Hans Slabbekoorn appointed professor: 'There are still gaps in our knowledge'.
Hans Slabbekoorn is specialised in animal sounds. On 1 July, he was appointed professor of Acoustic ecology and behaviour. A great honour, according to the new professor. ‘This job never gets boring, whether I am investigating the urban jungle or marine noise.’
Slabbekoorn's career revolves around animal sounds. ‘After my PhD-project in Leiden, I travelled as a junior researcher to the jungle of Cameroon. It is a cacophony of animal noise there. For birds, that is extremely important for their communication,' says Slabbekoorn. It gave him the idea of studying the influence of traffic noise upon his return to the Netherlands. He discovered that humans have a major influence on urban ecology. The worldwide spread of traffic noise drives the evolution of bird song just like animal noise in the jungle. His first article on great tit song and urban noise was immediately published in the renowned scientific journal Nature.
From the jungle to the sea
Slabbekoorn's research evolved, from production to perception of sounds, and from air to water. ‘We have to realise that we hear and interpret things differently than animals do. It continues to fascinate me that there are still important, fundamental gaps in our knowledge. ’This was also the reason why he included marine acoustics in his research, about fifteen years ago. ‘Humans and fish have the same hair cells in their ears to pick up sound waves. Yet, hearing works very differently under water. Only when you understand that, you can grasp the possible impact for fish of an altered shipping route or pile-driving event for wind farms.’
Opportunities for scientific research in Suriname
The new professor wants to set up a research and education project in Suriname in the coming years. Not just because the country offers many great opportunities for research and collaboration. ‘Suriname is still one of the most forested countries in the world. Rivers flowing from the jungle to the coast are crucial for biodiversity, industry, tourism and for access to clean water. Rising sea levels and climate change will alter the pressures on the ecosystem and increase the societal challenges. I would like to do research here, and hope to offer talented Surinamese students opportunities to develop into role models for the academic world. That is desperately needed and will benefit science,' says Slabbekoorn.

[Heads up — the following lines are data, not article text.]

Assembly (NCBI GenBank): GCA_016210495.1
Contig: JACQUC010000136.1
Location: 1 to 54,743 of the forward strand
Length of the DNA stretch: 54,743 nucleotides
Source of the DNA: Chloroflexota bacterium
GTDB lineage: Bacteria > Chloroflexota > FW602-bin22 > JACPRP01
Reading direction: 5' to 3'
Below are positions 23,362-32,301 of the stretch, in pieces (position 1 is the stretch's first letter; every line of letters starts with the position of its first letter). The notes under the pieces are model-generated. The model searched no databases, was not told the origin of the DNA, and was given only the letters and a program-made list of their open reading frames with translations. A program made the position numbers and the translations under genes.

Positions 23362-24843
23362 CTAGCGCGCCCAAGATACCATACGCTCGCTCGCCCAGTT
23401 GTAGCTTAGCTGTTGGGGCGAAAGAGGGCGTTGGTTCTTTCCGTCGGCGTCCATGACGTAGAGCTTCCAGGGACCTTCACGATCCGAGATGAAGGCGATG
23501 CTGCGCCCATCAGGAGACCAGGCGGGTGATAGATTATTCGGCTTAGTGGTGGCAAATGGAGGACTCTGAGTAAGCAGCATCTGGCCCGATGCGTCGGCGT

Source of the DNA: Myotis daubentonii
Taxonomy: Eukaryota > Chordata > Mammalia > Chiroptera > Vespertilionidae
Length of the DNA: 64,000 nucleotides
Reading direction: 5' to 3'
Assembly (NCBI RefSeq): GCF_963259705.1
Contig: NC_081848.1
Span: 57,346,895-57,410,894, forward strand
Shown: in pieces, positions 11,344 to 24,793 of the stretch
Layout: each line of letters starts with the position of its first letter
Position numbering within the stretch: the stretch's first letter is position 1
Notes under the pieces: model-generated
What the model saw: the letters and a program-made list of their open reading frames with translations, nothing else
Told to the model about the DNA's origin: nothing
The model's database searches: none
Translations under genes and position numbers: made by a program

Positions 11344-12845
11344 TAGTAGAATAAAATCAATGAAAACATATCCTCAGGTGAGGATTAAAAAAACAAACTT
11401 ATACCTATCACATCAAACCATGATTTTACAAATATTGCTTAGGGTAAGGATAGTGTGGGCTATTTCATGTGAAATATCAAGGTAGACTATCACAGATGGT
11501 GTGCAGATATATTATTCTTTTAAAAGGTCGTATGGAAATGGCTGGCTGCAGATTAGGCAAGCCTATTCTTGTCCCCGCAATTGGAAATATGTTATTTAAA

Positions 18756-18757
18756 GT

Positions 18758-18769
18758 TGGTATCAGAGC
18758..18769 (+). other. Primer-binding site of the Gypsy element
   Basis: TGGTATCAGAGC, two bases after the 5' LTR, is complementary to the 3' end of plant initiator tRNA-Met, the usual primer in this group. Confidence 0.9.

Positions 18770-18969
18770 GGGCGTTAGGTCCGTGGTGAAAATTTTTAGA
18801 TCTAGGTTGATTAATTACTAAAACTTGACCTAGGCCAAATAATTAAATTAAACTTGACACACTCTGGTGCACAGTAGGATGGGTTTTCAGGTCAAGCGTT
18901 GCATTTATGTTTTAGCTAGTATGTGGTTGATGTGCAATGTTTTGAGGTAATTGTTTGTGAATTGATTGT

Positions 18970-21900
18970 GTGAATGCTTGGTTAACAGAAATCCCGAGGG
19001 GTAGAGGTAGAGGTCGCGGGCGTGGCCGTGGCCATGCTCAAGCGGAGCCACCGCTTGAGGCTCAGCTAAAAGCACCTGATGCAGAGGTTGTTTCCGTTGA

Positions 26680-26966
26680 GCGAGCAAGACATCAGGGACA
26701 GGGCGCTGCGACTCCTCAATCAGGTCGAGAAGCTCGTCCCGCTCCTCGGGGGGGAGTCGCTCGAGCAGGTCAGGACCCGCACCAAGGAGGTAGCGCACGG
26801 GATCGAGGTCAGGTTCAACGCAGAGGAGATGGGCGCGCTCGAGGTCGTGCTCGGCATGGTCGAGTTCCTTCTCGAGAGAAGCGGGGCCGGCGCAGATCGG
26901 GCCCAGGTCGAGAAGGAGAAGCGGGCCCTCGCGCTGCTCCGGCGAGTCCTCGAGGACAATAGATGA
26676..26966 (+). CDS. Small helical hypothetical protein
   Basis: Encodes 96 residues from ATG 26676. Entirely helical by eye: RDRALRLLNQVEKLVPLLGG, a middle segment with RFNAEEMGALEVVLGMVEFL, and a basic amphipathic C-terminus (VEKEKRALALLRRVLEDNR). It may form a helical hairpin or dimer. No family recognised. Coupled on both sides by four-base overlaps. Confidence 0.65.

Never a dull moment
Becoming a professor may help him to realise his plans in Suriname. He also proud of getting the title. ‘It was never my explicit aim to become a professor. It is my curiosity and enthusiasm that brought me here. I am always in search of new knowledge and I enjoy working with many enthusiastic colleagues and students from different disciplines. Because of the diversity of people around me and the things I do, I can keep doing the same work for years without getting bored.'
‘Being your own boss’ as professor
His function comes with responsibilities in education and organisation. Still, Slabbekoorn feels like he is his 'own boss'. ‘I have great freedom in my work. I have done research in Cameroon, Ecuador, China and Brazil, and hopefully soon in Suriname as well. Those are freedoms you don't find in any other job.'
This enthusiasm for research and the feeling of freedom also reflects on the courses he teaches. ‘I hope to inspire students. I want to bring across that researchers are not simple executors of straightforward jobs with fixed targets, but creative minds who come up with something new every time. You often have to argue and make a case for why you want to study something, but you should not wait for someone to ask. You select your own quest into the unknown.’